- Michael Smith,Robert Jasmer,Dorothy Caputo.Fluoroquinolones Linked to Hypo-,Hyperglycemia.Medpage Today.2013.August 15.
- Zonera Ashraf Al,Jwles E. Harris,Pradyumna D. Phadak et al.Insulinoma.Medscape.2011 Nov.23.
- Cole Petrochko,Zalman S. Agus,Dorothy Caputo.Hypoglycaemia Happens at all HbA1c levels.Medpage Today.2013 August 8.
- de Courten-Myers GM, Xi G, Hwang JH, Dunn RS, Mills AS, Holland SK et al. Hypoglycemic brain injury: potentiation from respiratory depression and injury aggravation from hyperglycemic treatment overshoots. J Cereb Blood Flow Metab. 2000 Jan;20(1):82-92.
- Philip E. Cryer,Stephen N. Davis, and Harry Shamoon. Hypoglycemia in Diabetes . Diabetes Care June 2003 vol. 26 no. 6 1902-1912 .
- Goetz CG: Textbook of Clinical Neurology. 2nd ed. Philadelphia, Pa., Elsevier 2003, p.822–823.
- Metchich LN, Petit WA, Inzucchi SE: The most common type of hypoglycemia is insulin-induced hypoglycemia in diabetes. Am J Med113 : 317–323,2002.
- Nolawit Tesfaye, and Elizabeth R. Seaquist. Neuroendocrine Responses to Hypoglycemia. Ann N Y Acad Sci. 2010 November; 1212: 12–28.
- Andreas Holstein, Olaf M. Patzer,Kathrin Machalke,Judith D. Holstein, Michael Stumvoll,and Peter Kovacs. Substantial Increase in Incidence of Severe Hypoglycemia Between 1997–2000 and 2007–2010. Diabetes Care. 2012 May;35(5):972-5.
- CynoberL, AusselC, VaubourdolleM, AgnerayJ, EkindjianOG. Modulation of insulin action on 2-deoxyglucose uptake by chloroquine in chick embryo fibroblasts. Diabetes 1987;36:27-32.
- AsamoahKA, RobbDA, FurmanBL. Chronic chloroquine treatment enhances insulin release in rats. Diabetes Res Clin Pract 1990;9:273-8.
- EmamiJ, PasuttoFM, MercerJR, JamaliF.Inhibition of insulin metabolism by hydroxychloroquine and its enantiomers in cytosolic fraction of liver homogenates from healthy and diabetic rats. Life Sci 1999;64:325-35.
- EmamiJ,GersteinHC,PasuttoFM,JamaliF.Insulin sparing effect of hydroxychloroquine in diabetic rats is concentration dependent. Can J Physiol Pharmacol 1999;77:118-23.
- Frier BM: Hypoglycaemia in the diabetic adult. Baillieres Clin Endocrinol Metab 7:567–623, 1993.
- Potter J, Clarke P, Gale EAM, Dave SH, Tattersall RB: Insulin-inducaed hypoglycaemia in an accident and emergency department: the tip of an iceberg? BMJ 285:1180–1182, 1982.
TABLE 1 TABLE 2
|HIGHLIGHT S OF APPLICATION OF ADEMOLUS CLASSIFICATION OF HYPOGLYCAEMIA|
|1. it will help endocrinologist to prognosticate better in hypoglycaemic patients whether diabetic or not;||7.With this classification the rate of recovery of patients with the time frame with different grades of hypoglycaemia can be better characterised using whipples triad.|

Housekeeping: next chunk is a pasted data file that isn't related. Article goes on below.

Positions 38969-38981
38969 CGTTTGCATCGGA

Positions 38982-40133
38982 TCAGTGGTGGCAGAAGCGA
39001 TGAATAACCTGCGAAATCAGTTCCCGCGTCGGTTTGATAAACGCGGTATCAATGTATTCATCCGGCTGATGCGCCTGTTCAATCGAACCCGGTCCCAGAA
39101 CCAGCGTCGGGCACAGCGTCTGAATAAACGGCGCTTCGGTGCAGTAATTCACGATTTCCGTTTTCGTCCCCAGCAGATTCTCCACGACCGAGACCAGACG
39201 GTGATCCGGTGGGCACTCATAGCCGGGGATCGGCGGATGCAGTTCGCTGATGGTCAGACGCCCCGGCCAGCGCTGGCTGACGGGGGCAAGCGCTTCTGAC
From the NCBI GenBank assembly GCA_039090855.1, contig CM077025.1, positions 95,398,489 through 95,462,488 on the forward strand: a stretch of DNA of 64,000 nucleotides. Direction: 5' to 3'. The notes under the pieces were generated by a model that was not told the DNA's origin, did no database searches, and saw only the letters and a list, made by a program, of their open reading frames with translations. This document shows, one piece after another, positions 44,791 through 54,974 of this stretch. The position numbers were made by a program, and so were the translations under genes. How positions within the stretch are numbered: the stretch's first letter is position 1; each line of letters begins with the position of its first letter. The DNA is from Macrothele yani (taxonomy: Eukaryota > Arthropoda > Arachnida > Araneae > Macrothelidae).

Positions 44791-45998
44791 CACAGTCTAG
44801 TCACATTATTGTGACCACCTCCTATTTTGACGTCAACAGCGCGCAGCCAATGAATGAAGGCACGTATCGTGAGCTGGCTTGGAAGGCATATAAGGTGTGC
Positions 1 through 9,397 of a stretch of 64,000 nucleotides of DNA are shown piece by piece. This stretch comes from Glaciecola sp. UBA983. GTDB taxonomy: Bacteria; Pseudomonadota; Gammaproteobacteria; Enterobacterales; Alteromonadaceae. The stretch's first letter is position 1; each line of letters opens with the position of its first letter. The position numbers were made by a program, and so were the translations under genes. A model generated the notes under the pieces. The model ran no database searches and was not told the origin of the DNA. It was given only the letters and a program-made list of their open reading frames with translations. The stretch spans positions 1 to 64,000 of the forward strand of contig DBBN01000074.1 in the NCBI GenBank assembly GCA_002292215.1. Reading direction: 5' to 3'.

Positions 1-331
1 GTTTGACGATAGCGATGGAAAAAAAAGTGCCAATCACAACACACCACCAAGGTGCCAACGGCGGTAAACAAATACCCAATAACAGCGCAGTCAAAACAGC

|2. help compare the severity of hypoglycaemia in hypoglycaemia inducing agents like oral hypoglycaemic agents(sulphonyureas in particular),quinine,alcohol etc ,||8. help to grade gestational hypoglycaemia and will assist in predicting sequelae in both mother and fetus more accurately.|
|3.help define more objectively the severity of hypoglycaemia in disease conditions e,g.insulinoma||9. help to understand somogyl phenomenon better|
|4. help define and compare the grade of hypoglycaemia seen as paraneoplastic syndrome in and among disease conditions.||10. help to grade gastric by pass surgery induced hypoglycaemia and monitors its progress|
|5. may also help in legislation on driving with respect to hypoglycaemia||11. the grade(s) of hypoglycaemia commonly associated with rebound hypoglycaemia following treatment will also be better characterised for better management and monitoring purposes.|
|6. will also assist easy flow chart or protocol of management for different grades in different settings to be drawn||12. There are many more application within and outside the practice of endocrinology.|
TABLE 3 TABLE 4 SOME HIGHLIGHTS OF DEMERITS OF ADA/ENDOCRINE SOCIETY CLASSIFICATION OF HYPOGLYCAEMIA IN DIABETICS.
|1. Application is restricted to diabetes|
|2.Gives no room for comparism among aetiological factors,agents/disease conditions|
|3.Does not recognise progression from mild through moderate to severe|
|4.Lumps virtually all recorded symptomatic cases together as documented symptomatic hypoglycaemia|
|5.Did not recognise a subset of hypoglycaemia can be very severe with possible irreversible brain damage.|